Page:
What Happens To Vacant Residential Properties?

5 Property Value Risks to Leaving a House Vacant for Too Long

 

You probably think of homes as solid, unchanging structures that will last for decades with or without your interference, but you couldn’t be more wrong. Why do you think abandoned buildings seem to decay so much more quickly? Homes need residents, but not for any sentimental reason. All the little details that go into a modern house to keep the residents safe and comfortable are also configured to be tended by those residents. The roof, plumbing, weather stripping, and even the walls and foundation do their job well but aren’t meant to serve an empty house. Without people, there’s no one to regulate the internal temperature to keep the home warm in the winter and cool in the summer or lower the moisture level when it gets humid. This ‘natural’ state promotes plant and insect life, decay, and allows many little minor damages build up into serious long-term problems. While there are dozens of things that can go wrong with a home left empty for even a few months, here are the top five nasty surprises homeowners can face when returning to a vacant house.

1) Storm Damaged Roof

Roof tiles are incredibly sturdy and when layered and nailed down by professionals, they’re excellent at keeping the sun, wind, and rain out of your home. However, they are not invulnerable. Storms and falling tree branches can peel, bend, and break tiles or knock off the protective granules. Sometimes the damage is severe or cumulative enough to allow rain to leak in. A single rainstorm after this point can let in enough water to do extensive water damage coming in through the attic.

3) Burst Pipes and Water Damage

In fact, water damage is the number one risk to an unattended home. This is because it weakens the integrity of almost anything a home is made out of. If your vacant home is located somewhere where it’s common to see below freezing temperatures in the winter, bursting pipes with no one there to notice or fix them can escalate an inconvenient mess to extensive water damage, not to mention the broken pipe. Even pipes that have been insulated can burst if the insulation has decayed, damaged, or was removed without your knowledge for a previous repair.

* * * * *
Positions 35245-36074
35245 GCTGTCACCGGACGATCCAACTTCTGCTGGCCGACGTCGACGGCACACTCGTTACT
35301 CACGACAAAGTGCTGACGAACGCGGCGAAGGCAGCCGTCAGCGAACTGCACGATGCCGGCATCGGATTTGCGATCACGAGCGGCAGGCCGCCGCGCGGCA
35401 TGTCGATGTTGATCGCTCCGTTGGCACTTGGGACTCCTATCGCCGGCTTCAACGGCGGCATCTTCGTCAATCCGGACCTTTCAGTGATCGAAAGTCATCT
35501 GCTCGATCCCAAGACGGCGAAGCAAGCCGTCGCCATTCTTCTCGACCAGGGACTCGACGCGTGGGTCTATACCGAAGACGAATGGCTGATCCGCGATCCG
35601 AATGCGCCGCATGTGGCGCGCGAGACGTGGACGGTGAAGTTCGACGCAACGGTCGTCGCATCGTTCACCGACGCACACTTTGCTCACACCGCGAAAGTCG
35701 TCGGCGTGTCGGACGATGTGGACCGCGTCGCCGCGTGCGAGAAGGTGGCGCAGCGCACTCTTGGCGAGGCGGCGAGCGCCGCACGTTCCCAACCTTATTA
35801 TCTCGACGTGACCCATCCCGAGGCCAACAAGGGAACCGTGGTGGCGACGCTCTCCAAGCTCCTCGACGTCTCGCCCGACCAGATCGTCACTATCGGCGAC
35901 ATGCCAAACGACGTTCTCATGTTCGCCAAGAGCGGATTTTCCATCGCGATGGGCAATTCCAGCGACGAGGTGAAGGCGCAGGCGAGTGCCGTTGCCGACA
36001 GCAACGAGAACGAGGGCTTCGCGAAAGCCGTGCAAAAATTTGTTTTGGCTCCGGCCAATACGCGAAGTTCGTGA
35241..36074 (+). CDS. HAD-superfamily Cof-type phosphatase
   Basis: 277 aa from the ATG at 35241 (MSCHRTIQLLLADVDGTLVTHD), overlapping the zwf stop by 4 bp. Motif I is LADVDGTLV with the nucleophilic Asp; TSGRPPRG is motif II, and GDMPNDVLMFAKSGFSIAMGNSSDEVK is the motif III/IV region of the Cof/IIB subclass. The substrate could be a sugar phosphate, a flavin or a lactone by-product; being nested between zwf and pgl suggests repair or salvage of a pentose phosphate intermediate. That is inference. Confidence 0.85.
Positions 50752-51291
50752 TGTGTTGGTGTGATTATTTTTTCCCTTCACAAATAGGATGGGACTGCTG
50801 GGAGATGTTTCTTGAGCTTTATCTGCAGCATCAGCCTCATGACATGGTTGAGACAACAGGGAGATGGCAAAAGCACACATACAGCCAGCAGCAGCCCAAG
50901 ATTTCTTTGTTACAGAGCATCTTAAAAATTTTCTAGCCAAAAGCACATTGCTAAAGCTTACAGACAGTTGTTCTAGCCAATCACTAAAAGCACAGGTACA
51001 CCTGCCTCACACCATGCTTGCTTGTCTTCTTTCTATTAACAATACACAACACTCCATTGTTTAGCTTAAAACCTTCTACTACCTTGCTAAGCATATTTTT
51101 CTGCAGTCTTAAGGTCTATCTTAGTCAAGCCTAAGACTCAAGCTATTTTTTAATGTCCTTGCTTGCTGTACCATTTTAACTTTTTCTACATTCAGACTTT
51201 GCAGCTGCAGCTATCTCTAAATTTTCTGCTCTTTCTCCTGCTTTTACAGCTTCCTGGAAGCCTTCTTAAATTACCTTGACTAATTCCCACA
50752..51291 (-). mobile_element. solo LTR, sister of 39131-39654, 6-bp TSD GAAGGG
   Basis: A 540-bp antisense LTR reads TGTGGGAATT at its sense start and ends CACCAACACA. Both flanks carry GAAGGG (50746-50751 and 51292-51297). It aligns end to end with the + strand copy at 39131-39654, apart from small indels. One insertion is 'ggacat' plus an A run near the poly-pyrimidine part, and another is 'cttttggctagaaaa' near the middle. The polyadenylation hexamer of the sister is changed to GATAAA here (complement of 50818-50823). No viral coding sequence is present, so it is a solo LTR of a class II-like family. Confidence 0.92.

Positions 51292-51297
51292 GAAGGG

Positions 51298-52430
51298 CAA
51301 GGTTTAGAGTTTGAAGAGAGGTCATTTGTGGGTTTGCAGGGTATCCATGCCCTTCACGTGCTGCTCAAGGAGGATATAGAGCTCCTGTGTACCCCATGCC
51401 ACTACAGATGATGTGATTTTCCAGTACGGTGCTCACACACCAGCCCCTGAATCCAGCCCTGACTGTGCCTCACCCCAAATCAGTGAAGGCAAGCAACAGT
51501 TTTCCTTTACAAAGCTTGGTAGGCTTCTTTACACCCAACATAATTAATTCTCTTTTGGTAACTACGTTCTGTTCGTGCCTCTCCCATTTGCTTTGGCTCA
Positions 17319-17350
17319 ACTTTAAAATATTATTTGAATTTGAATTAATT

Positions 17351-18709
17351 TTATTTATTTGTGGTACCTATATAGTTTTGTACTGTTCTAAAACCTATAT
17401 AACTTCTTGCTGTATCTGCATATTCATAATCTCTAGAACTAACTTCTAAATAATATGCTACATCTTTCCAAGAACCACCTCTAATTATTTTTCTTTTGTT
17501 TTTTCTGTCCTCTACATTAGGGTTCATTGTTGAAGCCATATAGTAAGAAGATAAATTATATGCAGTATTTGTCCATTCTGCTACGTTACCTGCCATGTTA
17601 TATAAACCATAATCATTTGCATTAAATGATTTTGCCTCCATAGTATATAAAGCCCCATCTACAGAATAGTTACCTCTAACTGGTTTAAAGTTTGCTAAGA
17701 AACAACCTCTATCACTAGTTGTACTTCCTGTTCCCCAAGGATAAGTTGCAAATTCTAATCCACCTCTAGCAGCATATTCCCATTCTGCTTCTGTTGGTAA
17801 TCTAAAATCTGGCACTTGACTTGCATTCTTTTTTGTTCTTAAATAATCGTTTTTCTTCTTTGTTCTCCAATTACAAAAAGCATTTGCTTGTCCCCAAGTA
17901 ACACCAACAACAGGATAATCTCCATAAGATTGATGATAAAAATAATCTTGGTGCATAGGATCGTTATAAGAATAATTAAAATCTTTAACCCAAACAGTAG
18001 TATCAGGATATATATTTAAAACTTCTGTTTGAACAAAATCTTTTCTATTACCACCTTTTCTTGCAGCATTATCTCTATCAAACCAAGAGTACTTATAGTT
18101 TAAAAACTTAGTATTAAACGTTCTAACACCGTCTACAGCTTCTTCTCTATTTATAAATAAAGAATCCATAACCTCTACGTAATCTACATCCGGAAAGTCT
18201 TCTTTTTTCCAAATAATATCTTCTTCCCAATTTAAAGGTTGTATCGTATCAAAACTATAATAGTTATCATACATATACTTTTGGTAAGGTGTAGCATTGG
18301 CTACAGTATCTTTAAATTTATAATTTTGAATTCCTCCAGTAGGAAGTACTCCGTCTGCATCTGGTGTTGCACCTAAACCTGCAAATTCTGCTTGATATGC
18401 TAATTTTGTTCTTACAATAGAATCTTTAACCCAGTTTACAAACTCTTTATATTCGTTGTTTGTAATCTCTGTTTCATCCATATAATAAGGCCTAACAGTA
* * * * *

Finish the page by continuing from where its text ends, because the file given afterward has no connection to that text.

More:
3) Moisture, Rot, and Mold

There are half a dozen ways water can leak, spray, or seep into your home and even more ways it can cause harm. Most homes are made primarily of wood and drywall with metal components and accented by things like paint and wallpaper. Even if you had a leak repaired, if the moisture remains because the house is closed up, it can cause subtle, long-term damage. Moisture in your walls and ceiling will soften and decay wood and drywall. Soft places and even holes can form or a leak might rust through your pipes. Mildew may start to grow, often followed by more dangerous molds whose spores could harm the next occupants. If the boards actually begin to rot, the integrity of the house could be compromised and extensive repairs required.

4) Pest Infestation

Water isn’t the only thing that can compromise the integrity of your home. There’s nothing an insect or mouse likes more than a safe, warm place to live, preferably with a leaky faucet nearby as a water source. Ants, cockroaches, mice, and silverfish are common house pests that are harder to drive out the longer they stay. However, your big enemies are termites and carpenter ants who will eat the wood of your home and build it into theirs, compromising your structure. If pests get into a vacant home, sometimes it takes a lot more than an exterminator to fix.

5) Cracking Foundation

One unique and absolutely devastating problem with unoccupied homes is the possibility of foundation damage. While no one can damage a foundation on purpose (without a jack hammer), clay-rich soil during an especially dry spell will pull apart and collapse under a house, possibly in different directions. This can cause the foundation to crack and then settle unevenly when the ground moistens again. Why does being occupied prevent this? The cure is lightly watering the lawn during droughts, but vacant houses usually aren’t tended.

If you own a home that is currently standing empty, it’s not just waiting for you to make a decision to sell or rent again, it could be taking damage and losing property value. Houses and their occupants work together symbiotically, each benefiting the other and the best way to protect your investment is to have someone living in and taking care of the property as a new resident or owner soon.

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